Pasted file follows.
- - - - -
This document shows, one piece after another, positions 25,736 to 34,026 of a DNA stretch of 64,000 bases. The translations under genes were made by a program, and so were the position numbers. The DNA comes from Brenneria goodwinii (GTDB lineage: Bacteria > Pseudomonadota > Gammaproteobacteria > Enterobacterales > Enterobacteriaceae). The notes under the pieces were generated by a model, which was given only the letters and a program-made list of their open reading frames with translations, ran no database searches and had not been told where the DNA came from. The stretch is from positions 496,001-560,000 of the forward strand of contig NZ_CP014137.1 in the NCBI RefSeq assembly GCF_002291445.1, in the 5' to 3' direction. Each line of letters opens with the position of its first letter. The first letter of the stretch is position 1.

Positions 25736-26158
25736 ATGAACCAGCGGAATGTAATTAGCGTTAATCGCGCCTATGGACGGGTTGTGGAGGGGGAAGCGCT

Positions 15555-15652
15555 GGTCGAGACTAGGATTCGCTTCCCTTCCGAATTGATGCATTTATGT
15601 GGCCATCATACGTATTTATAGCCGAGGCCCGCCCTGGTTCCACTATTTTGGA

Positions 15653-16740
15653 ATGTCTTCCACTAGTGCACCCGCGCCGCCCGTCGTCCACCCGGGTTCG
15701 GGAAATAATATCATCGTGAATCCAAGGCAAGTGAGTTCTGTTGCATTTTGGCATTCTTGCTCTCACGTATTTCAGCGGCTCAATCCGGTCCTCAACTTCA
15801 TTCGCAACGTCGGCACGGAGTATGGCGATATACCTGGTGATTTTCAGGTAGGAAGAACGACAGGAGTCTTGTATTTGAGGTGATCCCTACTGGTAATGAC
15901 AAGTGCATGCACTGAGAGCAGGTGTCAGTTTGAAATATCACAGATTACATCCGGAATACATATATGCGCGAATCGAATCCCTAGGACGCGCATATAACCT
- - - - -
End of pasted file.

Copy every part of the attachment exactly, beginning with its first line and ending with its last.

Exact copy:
This document shows, one piece after another, positions 25,736 to 34,026 of a DNA stretch of 64,000 bases. The translations under genes were made by a program, and so were the position numbers. The DNA comes from Brenneria goodwinii (GTDB lineage: Bacteria > Pseudomonadota > Gammaproteobacteria > Enterobacterales > Enterobacteriaceae). The notes under the pieces were generated by a model, which was given only the letters and a program-made list of their open reading frames with translations, ran no database searches and had not been told where the DNA came from. The stretch is from positions 496,001-560,000 of the forward strand of contig NZ_CP014137.1 in the NCBI RefSeq assembly GCF_002291445.1, in the 5' to 3' direction. Each line of letters opens with the position of its first letter. The first letter of the stretch is position 1.

Positions 25736-26158
25736 ATGAACCAGCGGAATGTAATTAGCGTTAATCGCGCCTATGGACGGGTTGTGGAGGGGGAAGCGCT

Positions 15555-15652
15555 GGTCGAGACTAGGATTCGCTTCCCTTCCGAATTGATGCATTTATGT
15601 GGCCATCATACGTATTTATAGCCGAGGCCCGCCCTGGTTCCACTATTTTGGA

Positions 15653-16740
15653 ATGTCTTCCACTAGTGCACCCGCGCCGCCCGTCGTCCACCCGGGTTCG
15701 GGAAATAATATCATCGTGAATCCAAGGCAAGTGAGTTCTGTTGCATTTTGGCATTCTTGCTCTCACGTATTTCAGCGGCTCAATCCGGTCCTCAACTTCA
15801 TTCGCAACGTCGGCACGGAGTATGGCGATATACCTGGTGATTTTCAGGTAGGAAGAACGACAGGAGTCTTGTATTTGAGGTGATCCCTACTGGTAATGAC
15901 AAGTGCATGCACTGAGAGCAGGTGTCAGTTTGAAATATCACAGATTACATCCGGAATACATATATGCGCGAATCGAATCCCTAGGACGCGCATATAACCT